Cain did not return a request for comment Thursday about no longer authoring the bill. He had some rocky moments shepherding the legislation during the regular session, fumbling over procedural errors during committee process or struggling at times to defend it during floor debate.

During a committee hearing on Senate Bill 7 in March, for example, Cain abruptly ended a hearing after he refused to take questions from Rep. Nicole Collier, a Fort Worth Democrat and chair of the Texas Legislative Black Caucus, who had asked to participate in the hearing. Cain made a procedural error when he recessed the committee by failing to announce a time members would reconvene. That error meant the hearing would not continue that day. More than 100 people who had traveled to the Capitol to testify on the bill were sent home.

Earlier this week, Phelan announced the formation of the House Select Committee on Constitutional Rights and Remedies, saying it would address potential agenda items for the special session. (The agenda had not been revealed yet at that point.)

Phelan said Wednesday that he established the select committee to “to get a broader perspective of House members involved” — and made clear he had the elections bill in mind.

“For instance, on the Elections Committee, there were no African Americans … and that was not by my choice, that was by committee preferences,” Phelan told KXAN. “I thought in this instance, with the seriousness of election integrity, I could create a committee that had an African American female, an African American male on it, that we could diversify geographically and politically to get all perspectives to where we could say this was an election integrity bill that everyone had input.”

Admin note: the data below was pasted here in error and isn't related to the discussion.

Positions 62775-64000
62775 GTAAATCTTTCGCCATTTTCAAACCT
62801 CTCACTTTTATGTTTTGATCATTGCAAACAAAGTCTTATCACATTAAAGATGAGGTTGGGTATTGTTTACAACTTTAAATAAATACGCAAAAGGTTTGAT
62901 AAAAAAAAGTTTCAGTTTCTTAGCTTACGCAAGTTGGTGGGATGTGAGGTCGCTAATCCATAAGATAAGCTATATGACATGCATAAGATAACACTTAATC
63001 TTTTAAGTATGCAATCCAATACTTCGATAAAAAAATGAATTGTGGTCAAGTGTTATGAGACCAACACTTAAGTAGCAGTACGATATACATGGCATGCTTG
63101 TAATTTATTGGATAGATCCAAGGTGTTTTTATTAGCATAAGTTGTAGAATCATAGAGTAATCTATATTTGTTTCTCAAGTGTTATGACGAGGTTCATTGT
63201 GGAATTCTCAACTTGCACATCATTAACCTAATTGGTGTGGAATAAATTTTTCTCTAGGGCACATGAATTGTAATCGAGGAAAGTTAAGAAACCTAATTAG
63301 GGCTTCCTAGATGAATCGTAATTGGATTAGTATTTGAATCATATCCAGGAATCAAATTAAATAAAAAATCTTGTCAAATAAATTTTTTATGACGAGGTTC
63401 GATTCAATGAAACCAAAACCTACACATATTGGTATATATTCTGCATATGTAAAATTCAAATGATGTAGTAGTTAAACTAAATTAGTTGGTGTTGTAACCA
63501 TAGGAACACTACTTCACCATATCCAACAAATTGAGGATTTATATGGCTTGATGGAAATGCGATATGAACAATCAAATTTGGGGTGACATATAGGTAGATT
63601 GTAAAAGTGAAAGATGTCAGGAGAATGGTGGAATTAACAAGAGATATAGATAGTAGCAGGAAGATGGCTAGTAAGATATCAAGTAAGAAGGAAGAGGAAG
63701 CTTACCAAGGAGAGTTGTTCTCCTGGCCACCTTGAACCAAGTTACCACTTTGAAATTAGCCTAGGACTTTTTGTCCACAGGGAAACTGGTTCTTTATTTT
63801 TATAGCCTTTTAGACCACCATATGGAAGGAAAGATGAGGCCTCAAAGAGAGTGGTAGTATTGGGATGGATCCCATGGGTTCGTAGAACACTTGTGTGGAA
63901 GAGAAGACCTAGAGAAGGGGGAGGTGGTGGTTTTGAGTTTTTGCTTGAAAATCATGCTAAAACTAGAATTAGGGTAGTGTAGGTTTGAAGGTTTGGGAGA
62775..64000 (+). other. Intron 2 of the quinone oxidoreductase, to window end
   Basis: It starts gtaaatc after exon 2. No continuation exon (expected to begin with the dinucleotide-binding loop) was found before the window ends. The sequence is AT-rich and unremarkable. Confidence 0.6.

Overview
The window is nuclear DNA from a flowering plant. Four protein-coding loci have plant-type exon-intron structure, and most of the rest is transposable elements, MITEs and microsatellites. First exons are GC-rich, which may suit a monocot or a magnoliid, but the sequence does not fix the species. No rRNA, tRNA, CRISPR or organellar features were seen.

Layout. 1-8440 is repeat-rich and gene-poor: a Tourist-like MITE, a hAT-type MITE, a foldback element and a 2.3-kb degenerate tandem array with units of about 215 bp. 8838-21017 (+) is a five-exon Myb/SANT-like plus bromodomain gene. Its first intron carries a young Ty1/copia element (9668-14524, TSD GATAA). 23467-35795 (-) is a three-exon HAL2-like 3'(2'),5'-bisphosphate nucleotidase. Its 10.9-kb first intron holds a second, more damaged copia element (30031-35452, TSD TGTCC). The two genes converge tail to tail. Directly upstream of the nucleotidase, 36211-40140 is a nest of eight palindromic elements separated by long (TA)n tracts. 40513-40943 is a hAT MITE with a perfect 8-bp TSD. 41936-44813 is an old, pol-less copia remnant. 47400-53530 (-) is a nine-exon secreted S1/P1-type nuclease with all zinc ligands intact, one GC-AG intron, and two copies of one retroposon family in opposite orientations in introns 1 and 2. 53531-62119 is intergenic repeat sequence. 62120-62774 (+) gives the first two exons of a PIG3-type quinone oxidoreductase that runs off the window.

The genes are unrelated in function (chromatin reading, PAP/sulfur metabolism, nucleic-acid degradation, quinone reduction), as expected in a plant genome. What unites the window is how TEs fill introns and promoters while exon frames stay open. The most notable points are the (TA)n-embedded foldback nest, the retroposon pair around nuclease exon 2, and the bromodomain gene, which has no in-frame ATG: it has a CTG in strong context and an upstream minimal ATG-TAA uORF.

The Black members on the committee are its vice chair, Rep. Senfronia Thompson — a Houston Democrat who is the longest-serving woman and Black legislator — and Rep. James White, a Hillister Republican.

Phelan did not put Cain on the new panel, nor did he tap Rep. Jessica González, a Dallas Democrat who serves as vice chair of the Elections Committee. But he did tap Rep. Travis Clardy (R-Nacogdoches), a member of the Elections Committee who had helped Cain with the elections bill during the regular session.

On Thursday, the main elections bill for the special session — HB 3 — as well as other voting-related proposals were referred to the select committee instead of the Elections Committee. The election bill was set for a hearing set to start 8 a.m. Saturday.

During Democrats’ news conference Thursday, Rep. Chris Turner, a Grand Prairie Democrat who chairs his party’s caucus, said that the legislation, despite any changes that may be made to it, “is inherently flawed.”

“The bottom line on HB 3 is, just like SB 7, it’s based on a lie,” Turner told reporters. “It’s based on a lie that there’s rampant problems in our elections and the big lie that Donald Trump actually won the last election.”

This article originally appeared in The Texas Tribune, a nonpartisan, nonprofit media organization that informs Texans — and engages with them — about public policy, politics, government, and statewide issues.